Now, since monster-based horror is pretty much dime-a-dozen at this point, let me point out what sets Lovecraft apart. It's not just that Cthulhu is a gigantic, bloodthirsty monster, you see. He is an actual living nightmare. The real horror of Cthulhu is rooted in his strangeness, in the sheer awfulness of a rational brain confronting the irrational. Cthulhu's city, R'lyeh, is consistently described as "non-Euclidean," with a geometry that is "all wrong." This bears out in the described encounter with the place. The sailors exploring the recently unearthed island try to open a door that may or may not be horizontal, which they either climbed on top of or simply stood upon. As they run away, one man trips over an angle which "shouldn't have been there; an angle which was acute, but behaved as if it were obtuse." This is not a nice, clean, geometrically-sound alien world like you find in Star Trek. This is the sort of sticky, slimy, incomprehensible hellscape you find yourself hopelessly trapped in during a fever dream.

It's no real wonder that there's never been a successful visual adaptation of THE CALL OF CTHULHU, though there have been several attempts at movies and video games and the like. R'lyeh and Cthulhu are meant to be so alien that a human mind can't even comprehend them, much less create them. A character-based investigative tale set away from R'lyeh itself would probably play better (even an original spin-off like the Interactive Fiction game Anchorhead, which I also played through this weekend). But if you really want a good look into the horror of Cthulhu and his city at R'lyeh, then you should just go ahead and read this one.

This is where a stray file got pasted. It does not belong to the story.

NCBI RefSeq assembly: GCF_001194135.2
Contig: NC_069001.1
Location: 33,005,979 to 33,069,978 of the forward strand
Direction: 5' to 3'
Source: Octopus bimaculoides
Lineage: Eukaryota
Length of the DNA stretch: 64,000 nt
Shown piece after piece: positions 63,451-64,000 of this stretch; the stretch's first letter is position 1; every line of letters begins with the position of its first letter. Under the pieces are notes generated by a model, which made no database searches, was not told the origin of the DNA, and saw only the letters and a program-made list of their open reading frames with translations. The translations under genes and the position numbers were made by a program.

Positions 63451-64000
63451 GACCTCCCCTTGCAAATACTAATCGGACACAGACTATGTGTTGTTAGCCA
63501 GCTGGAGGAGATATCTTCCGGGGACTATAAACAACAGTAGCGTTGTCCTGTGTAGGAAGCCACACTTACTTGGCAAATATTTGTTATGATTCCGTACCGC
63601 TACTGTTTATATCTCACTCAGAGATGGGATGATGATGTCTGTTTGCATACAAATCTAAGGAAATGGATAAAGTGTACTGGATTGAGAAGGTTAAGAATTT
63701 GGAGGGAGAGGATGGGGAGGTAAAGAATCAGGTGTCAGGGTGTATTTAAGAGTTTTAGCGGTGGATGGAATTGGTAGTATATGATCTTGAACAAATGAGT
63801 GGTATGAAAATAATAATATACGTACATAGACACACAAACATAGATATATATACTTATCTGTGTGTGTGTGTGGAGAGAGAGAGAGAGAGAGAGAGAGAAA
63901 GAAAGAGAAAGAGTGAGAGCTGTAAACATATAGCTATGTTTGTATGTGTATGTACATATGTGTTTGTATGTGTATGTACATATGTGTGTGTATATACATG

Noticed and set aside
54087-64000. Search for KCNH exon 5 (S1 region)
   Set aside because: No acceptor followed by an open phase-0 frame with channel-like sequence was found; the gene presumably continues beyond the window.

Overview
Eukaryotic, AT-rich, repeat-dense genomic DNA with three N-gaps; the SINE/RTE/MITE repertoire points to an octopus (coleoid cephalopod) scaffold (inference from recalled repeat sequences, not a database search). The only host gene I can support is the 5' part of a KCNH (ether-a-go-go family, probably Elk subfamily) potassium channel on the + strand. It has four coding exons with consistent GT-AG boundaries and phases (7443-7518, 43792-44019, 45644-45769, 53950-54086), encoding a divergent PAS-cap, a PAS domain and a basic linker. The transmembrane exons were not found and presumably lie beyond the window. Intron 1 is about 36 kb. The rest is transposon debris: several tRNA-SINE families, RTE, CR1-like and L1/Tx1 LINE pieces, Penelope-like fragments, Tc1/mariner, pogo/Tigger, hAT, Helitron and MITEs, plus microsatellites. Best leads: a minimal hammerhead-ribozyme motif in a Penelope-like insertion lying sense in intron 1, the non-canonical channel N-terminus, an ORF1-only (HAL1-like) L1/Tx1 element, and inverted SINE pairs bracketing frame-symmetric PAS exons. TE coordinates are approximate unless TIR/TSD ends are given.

Beware the Cthulhu Cult, though! I thought they probably weren't real based solely on the unpronounceability of their chant, but then I came across one of these while driving home on Friday:

They are among us, I tell you! And their merchandise is available online!

PS: Now that you know about Neil Gaiman and Cthulhu, you should probably read Gaiman's delightful short story, I Cthulhu, which is available for free on his website.

PPS: I don't know who created the second Cthulhu image I posted above. If you know who the artist is, please please tell me so I can give credit where it is so evidently due.

PPPS: Super Scribblenauts, featuring the ability to add adjectives to objects, is available now! Buy it for me today!

1 comment:

  1. Anonymous8:10 PM

    For whatever it's worth, you should check out the silent film version of Call of Cthulhu that was released a few years ago (it's available on Netflix streaming). The monster effects for Cthulhu himself are a little dated-looking (on purpose; they were going for a 1920s look) but the angle-that-looked-acute-but-acted-obtuse is done spectacularly.